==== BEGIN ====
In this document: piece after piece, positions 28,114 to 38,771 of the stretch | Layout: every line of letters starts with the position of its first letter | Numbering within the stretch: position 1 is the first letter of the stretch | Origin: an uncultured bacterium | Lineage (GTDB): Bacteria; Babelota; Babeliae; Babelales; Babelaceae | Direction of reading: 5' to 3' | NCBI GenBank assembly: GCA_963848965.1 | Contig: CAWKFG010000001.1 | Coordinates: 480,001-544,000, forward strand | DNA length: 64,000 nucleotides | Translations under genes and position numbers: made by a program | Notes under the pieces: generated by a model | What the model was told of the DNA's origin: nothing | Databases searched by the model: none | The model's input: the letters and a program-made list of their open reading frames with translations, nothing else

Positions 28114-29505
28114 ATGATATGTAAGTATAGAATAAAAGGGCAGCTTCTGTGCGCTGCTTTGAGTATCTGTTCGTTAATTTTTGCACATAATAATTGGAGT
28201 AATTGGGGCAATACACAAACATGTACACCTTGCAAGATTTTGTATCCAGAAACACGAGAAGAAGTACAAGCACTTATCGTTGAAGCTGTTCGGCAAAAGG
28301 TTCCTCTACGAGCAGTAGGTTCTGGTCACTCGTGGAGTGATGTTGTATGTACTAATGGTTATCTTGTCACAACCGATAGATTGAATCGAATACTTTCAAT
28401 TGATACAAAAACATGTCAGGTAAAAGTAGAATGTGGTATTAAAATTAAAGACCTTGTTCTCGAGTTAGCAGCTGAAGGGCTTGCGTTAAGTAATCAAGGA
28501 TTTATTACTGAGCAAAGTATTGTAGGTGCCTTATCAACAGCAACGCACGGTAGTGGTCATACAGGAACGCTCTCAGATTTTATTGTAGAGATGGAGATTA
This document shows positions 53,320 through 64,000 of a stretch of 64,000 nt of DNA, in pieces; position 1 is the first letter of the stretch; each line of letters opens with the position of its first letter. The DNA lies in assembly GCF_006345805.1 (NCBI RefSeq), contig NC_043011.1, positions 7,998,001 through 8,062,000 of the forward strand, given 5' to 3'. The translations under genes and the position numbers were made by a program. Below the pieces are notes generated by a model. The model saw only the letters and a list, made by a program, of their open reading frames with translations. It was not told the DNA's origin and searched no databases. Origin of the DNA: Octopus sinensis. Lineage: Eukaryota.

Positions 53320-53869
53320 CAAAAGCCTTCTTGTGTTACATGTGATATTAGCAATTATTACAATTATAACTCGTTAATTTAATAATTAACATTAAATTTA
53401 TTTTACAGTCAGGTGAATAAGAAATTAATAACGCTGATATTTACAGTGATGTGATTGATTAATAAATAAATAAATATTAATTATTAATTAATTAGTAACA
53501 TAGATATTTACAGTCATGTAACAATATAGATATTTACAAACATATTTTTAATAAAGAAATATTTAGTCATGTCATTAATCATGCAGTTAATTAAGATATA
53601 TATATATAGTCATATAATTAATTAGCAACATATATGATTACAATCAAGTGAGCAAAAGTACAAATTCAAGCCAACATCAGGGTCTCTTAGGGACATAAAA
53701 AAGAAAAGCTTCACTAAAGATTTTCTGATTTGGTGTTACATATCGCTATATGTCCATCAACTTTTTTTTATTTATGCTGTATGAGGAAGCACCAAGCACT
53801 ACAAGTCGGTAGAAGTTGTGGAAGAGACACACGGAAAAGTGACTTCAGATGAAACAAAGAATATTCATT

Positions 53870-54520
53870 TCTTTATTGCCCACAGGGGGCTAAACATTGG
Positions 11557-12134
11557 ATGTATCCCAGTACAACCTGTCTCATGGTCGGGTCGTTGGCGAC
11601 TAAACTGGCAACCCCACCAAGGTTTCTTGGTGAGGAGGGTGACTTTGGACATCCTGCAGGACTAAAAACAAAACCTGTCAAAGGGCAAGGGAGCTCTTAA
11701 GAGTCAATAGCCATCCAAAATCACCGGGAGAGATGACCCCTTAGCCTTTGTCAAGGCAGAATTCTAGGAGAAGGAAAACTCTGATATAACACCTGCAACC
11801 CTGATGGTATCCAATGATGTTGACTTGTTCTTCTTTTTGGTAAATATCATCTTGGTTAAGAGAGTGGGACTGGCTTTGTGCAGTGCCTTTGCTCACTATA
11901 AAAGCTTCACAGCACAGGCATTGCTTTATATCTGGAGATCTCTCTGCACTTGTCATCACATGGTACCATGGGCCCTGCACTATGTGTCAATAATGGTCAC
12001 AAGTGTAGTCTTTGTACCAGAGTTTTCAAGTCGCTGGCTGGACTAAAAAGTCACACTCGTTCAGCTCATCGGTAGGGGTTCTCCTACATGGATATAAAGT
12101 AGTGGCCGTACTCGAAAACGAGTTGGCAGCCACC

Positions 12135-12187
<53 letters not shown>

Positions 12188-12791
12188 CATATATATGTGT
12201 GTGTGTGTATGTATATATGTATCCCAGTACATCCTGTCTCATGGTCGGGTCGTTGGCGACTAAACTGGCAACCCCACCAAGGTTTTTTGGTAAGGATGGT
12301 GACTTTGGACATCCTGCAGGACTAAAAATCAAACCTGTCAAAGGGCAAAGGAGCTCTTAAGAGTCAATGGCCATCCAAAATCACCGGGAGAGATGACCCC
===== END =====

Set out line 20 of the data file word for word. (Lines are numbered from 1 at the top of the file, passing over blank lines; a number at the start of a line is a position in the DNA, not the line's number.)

11601 TAAACTGGCAACCCCACCAAGGTTTCTTGGTGAGGAGGGTGACTTTGGACATCCTGCAGGACTAAAAACAAAACCTGTCAAAGGGCAAGGGAGCTCTTAA